Public Transit resources for Bus Riders of Saskatoon
Looking for public transit related resources? You’ll find them below. City of Saskatoon reports, blogs with frequent public transit related items, and even public transit related research to inform and educate.
If you have had a problem with Saskatoon’s Transit system, report it using their Customer Feed-back Form or by phoning them, at 306-975-3100. Useful information to include in your report is the day of incident, time of the incident, four digit bus number, route number & name (e.g. 8 City Centre) and the direction of travel (e.g. northbound). The more detailed information you can provide Saskatoon Transit in your comments is helpful.
Also, consider participating in their Engagement program to have more input into transit decisions.
System Map & Bus Schedules
The 2021 Transit Network Map shows the current bus routes (paper copies available upon request from Transit’s Customer Service Centre): in this hub-and-spoke network transfers typically take place at dedicated bus terminals and most bus routes lead to the Downtown Terminal.
The On-Demand Pilot Project both augments and overlaps the traditional fixed-route network. For example, do note that On-Demand is the only transit service available to the new Brighton Neighbourhood and the south-east Costco.
The latest individual route maps & schedules are also available online (paper copies available from Transit’s Customer Service Centre).
Real Time Trackers
- Buskatoon is a real-time tracking website that displays the locations of all of the busses in Saskatoon.
- Saskatoon Transit is recommending the use of Mobile Apps, such as Google Transit or Transit App. From the Saskatoon Transit website:
- Saskatoon Transit has real time transit tracking through the third party developers, Transit App and Google Transit. This initiative provides GPS information for bus locations on individual routes throughout Saskatoon.
- Real time transit tracking will allow customers to see the location of their bus in real time and see how many minutes until the next bus arrives, which will limit wait times at bus stops. With Transit App and Google Transit you can create customized route maps without having to sort through schedules. Saskatoon Transit updates the necessary data as required, ensuring our customers have accurate information available.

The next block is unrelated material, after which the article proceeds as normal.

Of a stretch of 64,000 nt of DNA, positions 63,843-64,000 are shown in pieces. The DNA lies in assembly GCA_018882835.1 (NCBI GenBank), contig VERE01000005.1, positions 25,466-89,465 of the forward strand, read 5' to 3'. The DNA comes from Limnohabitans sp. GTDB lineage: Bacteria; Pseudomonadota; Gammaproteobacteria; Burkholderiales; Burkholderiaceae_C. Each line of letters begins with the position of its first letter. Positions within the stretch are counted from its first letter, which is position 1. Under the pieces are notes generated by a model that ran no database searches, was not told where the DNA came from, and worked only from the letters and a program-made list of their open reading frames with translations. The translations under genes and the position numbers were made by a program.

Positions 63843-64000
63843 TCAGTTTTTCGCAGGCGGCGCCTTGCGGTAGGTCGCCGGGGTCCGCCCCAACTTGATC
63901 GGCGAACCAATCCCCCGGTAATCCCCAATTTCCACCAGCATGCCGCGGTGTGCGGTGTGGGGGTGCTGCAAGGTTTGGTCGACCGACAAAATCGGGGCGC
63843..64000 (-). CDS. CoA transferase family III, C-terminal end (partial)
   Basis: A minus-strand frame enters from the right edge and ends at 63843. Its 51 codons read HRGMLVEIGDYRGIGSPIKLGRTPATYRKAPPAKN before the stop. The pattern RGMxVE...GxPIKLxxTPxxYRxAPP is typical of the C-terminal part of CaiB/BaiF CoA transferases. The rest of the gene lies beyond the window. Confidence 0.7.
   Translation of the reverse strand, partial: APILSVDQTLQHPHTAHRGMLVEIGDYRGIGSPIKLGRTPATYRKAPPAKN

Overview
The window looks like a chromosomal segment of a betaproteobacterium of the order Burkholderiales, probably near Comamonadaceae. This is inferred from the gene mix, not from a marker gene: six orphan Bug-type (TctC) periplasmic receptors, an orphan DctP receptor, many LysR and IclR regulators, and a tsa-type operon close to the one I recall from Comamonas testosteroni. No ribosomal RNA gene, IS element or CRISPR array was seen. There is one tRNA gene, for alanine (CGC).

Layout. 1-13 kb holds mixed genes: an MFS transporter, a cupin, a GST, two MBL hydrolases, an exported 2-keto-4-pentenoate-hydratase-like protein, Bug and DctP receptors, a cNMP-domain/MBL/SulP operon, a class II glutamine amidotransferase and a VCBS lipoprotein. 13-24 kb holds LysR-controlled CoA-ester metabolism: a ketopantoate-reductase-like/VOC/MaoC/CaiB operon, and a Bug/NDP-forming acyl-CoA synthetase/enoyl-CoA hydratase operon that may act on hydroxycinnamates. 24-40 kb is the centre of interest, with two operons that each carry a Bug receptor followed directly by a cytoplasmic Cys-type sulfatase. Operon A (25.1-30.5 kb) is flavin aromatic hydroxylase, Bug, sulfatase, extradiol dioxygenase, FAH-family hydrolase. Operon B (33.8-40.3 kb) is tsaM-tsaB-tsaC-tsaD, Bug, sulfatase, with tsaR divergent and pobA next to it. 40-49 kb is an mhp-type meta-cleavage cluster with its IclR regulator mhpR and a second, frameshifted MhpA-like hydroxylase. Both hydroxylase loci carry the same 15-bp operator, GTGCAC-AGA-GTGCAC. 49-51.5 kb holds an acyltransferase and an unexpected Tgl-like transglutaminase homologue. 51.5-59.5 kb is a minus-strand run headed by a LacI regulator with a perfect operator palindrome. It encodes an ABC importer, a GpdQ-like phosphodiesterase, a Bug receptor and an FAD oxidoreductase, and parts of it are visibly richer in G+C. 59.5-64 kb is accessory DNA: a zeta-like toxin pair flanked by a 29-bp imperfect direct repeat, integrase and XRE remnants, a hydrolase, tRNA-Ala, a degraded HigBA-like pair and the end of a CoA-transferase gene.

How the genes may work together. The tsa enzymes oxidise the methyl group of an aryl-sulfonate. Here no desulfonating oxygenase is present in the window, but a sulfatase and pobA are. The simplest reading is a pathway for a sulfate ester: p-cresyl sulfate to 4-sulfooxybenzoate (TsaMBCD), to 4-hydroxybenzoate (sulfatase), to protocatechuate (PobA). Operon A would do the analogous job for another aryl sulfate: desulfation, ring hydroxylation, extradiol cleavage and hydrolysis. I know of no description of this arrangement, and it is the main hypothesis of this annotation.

- Transit App and Google Transit will also:
- Provide walking directions to the nearest stop
- Allow you to find your destination based on landmarks or place names rather than an address
- Google allows you to use “street view” to see what your departure or arrival destination actually looks lik
- Allows you to select a departure or arrival destination based on nearest intersection rather than address.
- Provides estimated fare costs and compares it to another mode of transportation, such as driving
- Real time transit tracking through Transit App and Google Transit will result in better trip planning, less wait times and fewer missed connections.
- Download Transit App from the Apple App Store or Google Play Store today!
City of Saskatoon Reports
2021 Municipal Manual — This nifty Manual, which is updated annually by the City Clerk, is a good resource on Saskatoon’s organizational structure, history, and statistics.
Saskatoon Transit’s Service Standards:
Service Levels for the ‘introduction of transit service to New & Developing Neighbourhoods’ was commented on by Bus Riders and insightfully discussed by the Councillors in this 1-hour Video on agenda-item 7.1.1 from the SPCoT-meeting on 1 February 2021.
Reports impacting Transit Planning (see also Annual Reports and BRT-section below):
Official Community Plan 2020 – Bylaw #9700 — provides a comprehensive policy framework to ensure the community’s vision for Saskatoon is integrated into all aspects of planning, decision-making and priority-setting for the City (Transit on pp. 100-102 within Moving Around, pp. 92-102)
Transportation Master Plan 2021 is the current Master Plan for all modes of transportation. It includes the latest Goals & Objectives for Transit (pp. 5, 31-33).
Saskatoon Transit’s Five Year Plan 2016-2020 — includes Transit’s Mission/Vision-statements (pp. 6-7); it appears to be the first of three 5-year plans for the period 2016-2030
Active Transportation Plan 2016 – although not directly transit-related, all transit Riders use AT to get to/from bus stops and to move around
Growth Plan Technical Report 2016 (see Part 3: Transit) — This comprehensive report was the de-facto Master Plan for various long-term transportation developments in the City until it was recently superseded by the Transportation Master Plan 2021 above.
Transit’s Annual Reports (including plan for the next year):